INTRODUCTION: This paper analyses the development in the incidence of injuries in day care institutions for children below school age in Denmark 1989-1997. MATERIAL: Data on injuries were collected from the injury register, which covers around 15 per cent of the Danish population. The population data derive from Statistics Denmark. METHOD: Incidence patterns were analysed by means of linear regressions and comparisons of means. RESULTS: Injuries in day care institutions for children below school age have increased sharply during the 1990s. In children aged 1-6, the 3-6-year-olds had a higher incidence and the boys a significantly higher incidence of injury than the girls. DISCUSSION: The increase in injuries is to some extent explained by a higher attendance at day care institutions. The hypothesis that the rising incidence is partly due to an increase in the tendency to seek emergency department treatment in the event of minor injuries cannot be ruled out, as minor injuries almost solely account for the rise.
PubMed ID
11242666 View in PubMed
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Acetabular fractures before and after the introduction of seatbelt legislation.

https://arctichealth.org/en/permalink/ahliterature211432
Source
Can J Surg. 1996 Aug;39(4):317-20
Publication Type
Article
Date
Aug-1996
Author
S. al-Qahtani
G. O'Connor
Author Affiliation
Department of Surgery, University of Alberta, Edmonton.
Source
Can J Surg. 1996 Aug;39(4):317-20
Date
Aug-1996
Language
English
Publication Type
Article
Keywords
Acetabulum - injuries
Adult
Age Distribution
Aged
Alberta - epidemiology
Female
Fractures, Bone - classification - epidemiology - prevention & control
Humans
Incidence
Injury Severity Score
Male
Middle Aged
Population Surveillance
Retrospective Studies
Seat Belts - legislation & jurisprudence
Trauma Centers
Abstract
To compare the incidence and severity of acetabular fractures and associated injuries before and after seatbelt legislation.
A retrospective study.
Two major trauma centres, which are teaching hospitals.
Three hundred and ninety-three patients who sustained acetabular fractures during the 5 years before and 5 years after seatbelt legislation was enacted. Of these, the fractures in 198 patients (50.4%) resulted from a motor vehicle accident.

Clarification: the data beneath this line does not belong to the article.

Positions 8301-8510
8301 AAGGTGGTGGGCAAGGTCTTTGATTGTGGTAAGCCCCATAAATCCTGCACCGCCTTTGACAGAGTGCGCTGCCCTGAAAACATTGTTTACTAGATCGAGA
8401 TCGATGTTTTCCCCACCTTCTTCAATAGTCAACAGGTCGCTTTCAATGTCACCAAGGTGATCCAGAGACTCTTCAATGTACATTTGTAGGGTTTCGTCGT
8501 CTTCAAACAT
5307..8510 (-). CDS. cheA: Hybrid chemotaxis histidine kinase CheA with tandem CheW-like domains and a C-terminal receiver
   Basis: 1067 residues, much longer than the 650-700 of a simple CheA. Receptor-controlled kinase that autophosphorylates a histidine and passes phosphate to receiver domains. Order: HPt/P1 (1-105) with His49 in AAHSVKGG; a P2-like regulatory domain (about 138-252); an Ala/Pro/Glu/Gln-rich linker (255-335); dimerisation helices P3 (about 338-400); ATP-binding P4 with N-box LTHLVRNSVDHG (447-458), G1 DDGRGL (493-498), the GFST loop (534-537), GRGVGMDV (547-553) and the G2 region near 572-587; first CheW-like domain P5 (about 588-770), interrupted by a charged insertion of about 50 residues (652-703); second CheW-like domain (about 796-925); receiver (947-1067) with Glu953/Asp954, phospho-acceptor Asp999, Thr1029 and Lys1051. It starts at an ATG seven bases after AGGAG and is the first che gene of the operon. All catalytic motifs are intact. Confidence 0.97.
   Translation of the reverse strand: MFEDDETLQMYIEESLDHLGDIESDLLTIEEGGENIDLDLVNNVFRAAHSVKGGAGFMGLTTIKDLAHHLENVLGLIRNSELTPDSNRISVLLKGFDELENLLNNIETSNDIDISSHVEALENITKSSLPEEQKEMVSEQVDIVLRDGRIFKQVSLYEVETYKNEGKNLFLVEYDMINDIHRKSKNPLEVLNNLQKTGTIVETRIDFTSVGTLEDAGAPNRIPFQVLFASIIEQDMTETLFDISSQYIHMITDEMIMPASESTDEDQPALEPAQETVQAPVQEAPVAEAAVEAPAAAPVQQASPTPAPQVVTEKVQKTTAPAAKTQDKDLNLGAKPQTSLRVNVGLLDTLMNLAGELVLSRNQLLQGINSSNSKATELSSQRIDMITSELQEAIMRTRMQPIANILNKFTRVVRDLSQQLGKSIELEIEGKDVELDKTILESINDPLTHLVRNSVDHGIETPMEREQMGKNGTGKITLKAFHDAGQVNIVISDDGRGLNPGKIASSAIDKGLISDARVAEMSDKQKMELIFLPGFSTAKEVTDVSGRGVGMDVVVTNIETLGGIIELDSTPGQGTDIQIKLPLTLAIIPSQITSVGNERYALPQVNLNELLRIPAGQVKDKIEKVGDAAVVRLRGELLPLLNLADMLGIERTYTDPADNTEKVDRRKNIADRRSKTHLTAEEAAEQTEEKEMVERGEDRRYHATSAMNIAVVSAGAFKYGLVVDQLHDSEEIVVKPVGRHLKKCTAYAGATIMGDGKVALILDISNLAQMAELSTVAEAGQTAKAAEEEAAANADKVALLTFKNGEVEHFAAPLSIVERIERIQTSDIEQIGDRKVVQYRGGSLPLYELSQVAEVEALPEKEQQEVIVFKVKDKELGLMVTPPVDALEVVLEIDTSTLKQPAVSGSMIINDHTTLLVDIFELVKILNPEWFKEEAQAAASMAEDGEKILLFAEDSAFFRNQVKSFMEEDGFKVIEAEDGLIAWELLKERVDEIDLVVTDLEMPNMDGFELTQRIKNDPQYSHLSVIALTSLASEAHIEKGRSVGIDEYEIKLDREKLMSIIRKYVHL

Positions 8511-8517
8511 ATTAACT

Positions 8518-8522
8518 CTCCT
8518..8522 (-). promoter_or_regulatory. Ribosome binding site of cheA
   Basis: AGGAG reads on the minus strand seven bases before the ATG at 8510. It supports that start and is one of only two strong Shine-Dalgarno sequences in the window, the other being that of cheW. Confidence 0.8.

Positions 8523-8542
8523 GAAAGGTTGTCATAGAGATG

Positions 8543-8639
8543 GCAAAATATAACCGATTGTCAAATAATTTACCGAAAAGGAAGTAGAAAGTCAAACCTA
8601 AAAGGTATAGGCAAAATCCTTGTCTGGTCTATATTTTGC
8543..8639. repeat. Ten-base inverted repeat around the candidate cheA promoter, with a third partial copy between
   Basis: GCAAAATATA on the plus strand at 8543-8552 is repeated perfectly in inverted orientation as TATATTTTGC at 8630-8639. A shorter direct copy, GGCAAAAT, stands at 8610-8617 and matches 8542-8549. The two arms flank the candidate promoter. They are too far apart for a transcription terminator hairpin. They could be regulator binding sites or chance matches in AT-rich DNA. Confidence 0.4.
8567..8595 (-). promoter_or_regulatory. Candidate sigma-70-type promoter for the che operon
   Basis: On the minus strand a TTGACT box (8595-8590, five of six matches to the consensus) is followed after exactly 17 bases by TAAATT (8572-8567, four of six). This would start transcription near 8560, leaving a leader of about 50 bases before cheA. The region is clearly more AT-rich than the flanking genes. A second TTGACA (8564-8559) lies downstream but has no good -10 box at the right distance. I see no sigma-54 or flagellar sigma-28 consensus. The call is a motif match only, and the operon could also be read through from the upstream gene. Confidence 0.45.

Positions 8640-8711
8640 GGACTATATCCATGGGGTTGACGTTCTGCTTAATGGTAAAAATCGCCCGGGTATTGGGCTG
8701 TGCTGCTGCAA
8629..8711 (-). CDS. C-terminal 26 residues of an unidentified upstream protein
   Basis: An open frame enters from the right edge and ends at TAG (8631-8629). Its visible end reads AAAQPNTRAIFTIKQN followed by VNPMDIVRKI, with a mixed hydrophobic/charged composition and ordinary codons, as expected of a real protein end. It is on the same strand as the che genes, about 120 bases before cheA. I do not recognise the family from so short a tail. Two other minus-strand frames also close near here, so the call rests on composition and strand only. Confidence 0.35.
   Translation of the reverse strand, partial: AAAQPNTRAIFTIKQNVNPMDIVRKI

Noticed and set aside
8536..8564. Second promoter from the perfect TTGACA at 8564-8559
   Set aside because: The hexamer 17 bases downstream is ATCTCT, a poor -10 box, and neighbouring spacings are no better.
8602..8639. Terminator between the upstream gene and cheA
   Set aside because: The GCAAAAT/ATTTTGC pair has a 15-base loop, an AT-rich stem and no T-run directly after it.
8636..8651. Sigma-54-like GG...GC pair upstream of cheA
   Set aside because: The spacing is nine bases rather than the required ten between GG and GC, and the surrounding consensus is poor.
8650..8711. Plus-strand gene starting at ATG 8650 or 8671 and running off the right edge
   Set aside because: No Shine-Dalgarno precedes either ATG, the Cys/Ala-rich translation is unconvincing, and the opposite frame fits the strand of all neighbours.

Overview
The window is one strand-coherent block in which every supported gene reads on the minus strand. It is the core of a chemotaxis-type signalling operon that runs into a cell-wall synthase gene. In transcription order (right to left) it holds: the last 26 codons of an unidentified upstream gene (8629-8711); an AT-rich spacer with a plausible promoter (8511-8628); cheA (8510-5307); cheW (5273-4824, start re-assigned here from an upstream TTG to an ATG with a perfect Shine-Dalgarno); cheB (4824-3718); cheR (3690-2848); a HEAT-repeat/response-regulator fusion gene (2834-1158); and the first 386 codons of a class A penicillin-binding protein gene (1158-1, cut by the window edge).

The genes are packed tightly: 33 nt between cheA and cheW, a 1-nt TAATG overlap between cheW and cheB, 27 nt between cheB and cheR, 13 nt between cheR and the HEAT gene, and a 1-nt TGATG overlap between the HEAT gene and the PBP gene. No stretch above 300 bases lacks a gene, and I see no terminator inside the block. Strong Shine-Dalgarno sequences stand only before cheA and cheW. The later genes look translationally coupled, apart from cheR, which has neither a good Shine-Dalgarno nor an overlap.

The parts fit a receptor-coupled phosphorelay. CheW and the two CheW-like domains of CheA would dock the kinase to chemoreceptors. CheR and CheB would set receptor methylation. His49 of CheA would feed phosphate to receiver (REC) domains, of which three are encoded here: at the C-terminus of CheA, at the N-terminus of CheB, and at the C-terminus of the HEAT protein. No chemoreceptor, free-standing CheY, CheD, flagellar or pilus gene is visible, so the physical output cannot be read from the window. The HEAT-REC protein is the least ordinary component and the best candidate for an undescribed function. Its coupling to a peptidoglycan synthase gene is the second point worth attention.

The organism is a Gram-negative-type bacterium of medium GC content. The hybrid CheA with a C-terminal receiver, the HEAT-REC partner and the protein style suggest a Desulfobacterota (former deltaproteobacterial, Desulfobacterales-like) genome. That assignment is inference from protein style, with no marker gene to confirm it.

The number and severity of acetabular fractures and associated injuries.
There has been a significant reduction in the number of acetabular fractures (p = 0.005) since seatbelt use became mandatory, and the complexity of the fractures has decreased. There has also been a marked reduction in associated injuries, such as fractures of other bones, and head, chest and abdominal injuries (p
Notes
Comment In: Can J Surg. 1996 Aug;39(4):2668697314
PubMed ID
8697323 View in PubMed
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Source
Int J Sports Med. 2004 Apr;25(3):209-16
Publication Type
Article
Date
Apr-2004
Author
J. Parkkari
P. Kannus
A. Natri
I. Lapinleimu
M. Palvanen
M. Heiskanen
I. Vuori
M. Järvinen
Author Affiliation
Tampere Research Center of Sports Medicine, UKK Institute, Tampere, Finland. jari.parkkari@uta.fi
Source
Int J Sports Med. 2004 Apr;25(3):209-16
Date
Apr-2004
Language
English
Publication Type
Article
Keywords
Activities of Daily Living
Adolescent
Adult
Aged
Athletic Injuries - epidemiology - etiology
Female
Finland - epidemiology
Follow-Up Studies
Humans
Incidence
Injury Severity Score
Male
Middle Aged
Prospective Studies
Risk assessment
Risk factors
Abstract
The purpose of this study was to get reliable insight into injury risk in various commuting and lifestyle activities, as well as recreational and competitive sports. A cohort of 3 657 persons was randomly selected from the 15- to 74-year-old Finnish population. Ninety-two percent (n = 3 363) of the subjects accepted to participate the one-year follow-up, record all their physical activities that lasted 15 min or more, and register all acute and overuse injuries that occurred during these activities. To collect the information, the study subjects were interviewed by phone by the trained personnel of the Statistics Finland three times in four-month intervals. The individual injury risk per exposure time was relatively low, ranging from 0.19 to 1.5 per 1 000 hours of participation, in commuting and lifestyle activities including walking and cycling to work, gardening, home repair, hunting and fishing, and, in sports such as golf, dancing, swimming, walking, and rowing. The risk was clearly higher in squash, orienteering, and contact and team sports, such as judo, wrestling, karate, rinkball, floorball, basketball, soccer, ice hockey, volleyball, and Finnish baseball ranging from 6.6 to 18.3 per 1 000 hours of participation. However, the highest absolute number of injuries occurred in low-risk activities, such as gardening, walking, home-repair, and cycling, because they are performed so often. In conclusion, individual injury risk per exposure hours is relatively low in commuting and lifestyle activities compared to many recreational and competitive sports. However, at a population level, these low-to-moderate intensity activities are widely practised producing a rather high absolute number of injuries, and thus, preventive efforts are needed in these activities, too.
PubMed ID
15088246 View in PubMed
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500 records – page 1 of 50.